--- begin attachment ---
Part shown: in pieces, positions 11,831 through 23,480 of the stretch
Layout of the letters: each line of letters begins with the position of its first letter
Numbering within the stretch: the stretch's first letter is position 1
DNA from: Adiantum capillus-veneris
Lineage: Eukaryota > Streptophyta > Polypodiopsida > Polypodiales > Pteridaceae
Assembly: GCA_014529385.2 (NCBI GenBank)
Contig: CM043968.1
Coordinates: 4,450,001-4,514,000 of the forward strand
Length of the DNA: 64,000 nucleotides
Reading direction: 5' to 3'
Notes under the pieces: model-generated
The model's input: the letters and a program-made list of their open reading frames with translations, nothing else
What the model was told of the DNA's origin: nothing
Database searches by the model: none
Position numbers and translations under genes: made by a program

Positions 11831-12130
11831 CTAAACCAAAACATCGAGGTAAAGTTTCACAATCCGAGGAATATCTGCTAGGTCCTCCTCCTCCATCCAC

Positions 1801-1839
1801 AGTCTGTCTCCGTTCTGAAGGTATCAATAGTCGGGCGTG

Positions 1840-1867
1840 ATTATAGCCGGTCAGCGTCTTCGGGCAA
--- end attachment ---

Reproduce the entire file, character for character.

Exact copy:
Part shown: in pieces, positions 11,831 through 23,480 of the stretch
Layout of the letters: each line of letters begins with the position of its first letter
Numbering within the stretch: the stretch's first letter is position 1
DNA from: Adiantum capillus-veneris
Lineage: Eukaryota > Streptophyta > Polypodiopsida > Polypodiales > Pteridaceae
Assembly: GCA_014529385.2 (NCBI GenBank)
Contig: CM043968.1
Coordinates: 4,450,001-4,514,000 of the forward strand
Length of the DNA: 64,000 nucleotides
Reading direction: 5' to 3'
Notes under the pieces: model-generated
The model's input: the letters and a program-made list of their open reading frames with translations, nothing else
What the model was told of the DNA's origin: nothing
Database searches by the model: none
Position numbers and translations under genes: made by a program

Positions 11831-12130
11831 CTAAACCAAAACATCGAGGTAAAGTTTCACAATCCGAGGAATATCTGCTAGGTCCTCCTCCTCCATCCAC

Positions 1801-1839
1801 AGTCTGTCTCCGTTCTGAAGGTATCAATAGTCGGGCGTG

Positions 1840-1867
1840 ATTATAGCCGGTCAGCGTCTTCGGGCAA